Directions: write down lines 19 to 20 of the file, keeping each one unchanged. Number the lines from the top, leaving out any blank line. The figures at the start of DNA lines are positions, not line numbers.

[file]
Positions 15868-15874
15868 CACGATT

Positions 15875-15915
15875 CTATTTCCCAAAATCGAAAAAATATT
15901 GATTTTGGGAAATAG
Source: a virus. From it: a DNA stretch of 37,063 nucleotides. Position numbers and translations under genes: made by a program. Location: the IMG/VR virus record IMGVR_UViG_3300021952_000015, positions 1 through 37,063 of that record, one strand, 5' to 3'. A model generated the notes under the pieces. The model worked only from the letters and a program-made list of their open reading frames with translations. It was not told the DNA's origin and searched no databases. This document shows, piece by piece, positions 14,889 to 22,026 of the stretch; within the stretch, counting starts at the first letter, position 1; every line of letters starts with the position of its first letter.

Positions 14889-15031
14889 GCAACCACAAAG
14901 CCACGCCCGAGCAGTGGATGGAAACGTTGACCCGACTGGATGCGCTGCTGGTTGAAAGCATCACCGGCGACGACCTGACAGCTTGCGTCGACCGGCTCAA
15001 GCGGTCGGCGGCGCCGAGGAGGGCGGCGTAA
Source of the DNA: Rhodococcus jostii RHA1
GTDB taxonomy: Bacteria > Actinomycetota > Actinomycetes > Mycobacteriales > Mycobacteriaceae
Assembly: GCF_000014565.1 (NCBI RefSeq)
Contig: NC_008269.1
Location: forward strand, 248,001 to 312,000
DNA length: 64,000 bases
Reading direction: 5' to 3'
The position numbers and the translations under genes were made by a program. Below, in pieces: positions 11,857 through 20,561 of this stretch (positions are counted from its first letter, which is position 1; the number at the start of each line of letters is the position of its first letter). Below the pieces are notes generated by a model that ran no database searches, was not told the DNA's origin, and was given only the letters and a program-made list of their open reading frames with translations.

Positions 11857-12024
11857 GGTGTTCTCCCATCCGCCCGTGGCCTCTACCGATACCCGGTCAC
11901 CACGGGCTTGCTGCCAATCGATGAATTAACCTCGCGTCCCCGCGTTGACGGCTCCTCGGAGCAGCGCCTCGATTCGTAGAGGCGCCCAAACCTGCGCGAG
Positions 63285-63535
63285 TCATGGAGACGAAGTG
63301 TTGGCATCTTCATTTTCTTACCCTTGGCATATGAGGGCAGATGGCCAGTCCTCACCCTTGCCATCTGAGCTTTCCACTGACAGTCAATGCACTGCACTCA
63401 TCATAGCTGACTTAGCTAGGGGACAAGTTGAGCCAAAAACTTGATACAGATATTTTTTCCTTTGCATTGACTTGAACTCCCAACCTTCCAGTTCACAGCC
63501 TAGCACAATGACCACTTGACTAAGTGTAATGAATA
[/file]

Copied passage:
Positions 11857-12024
11857 GGTGTTCTCCCATCCGCCCGTGGCCTCTACCGATACCCGGTCAC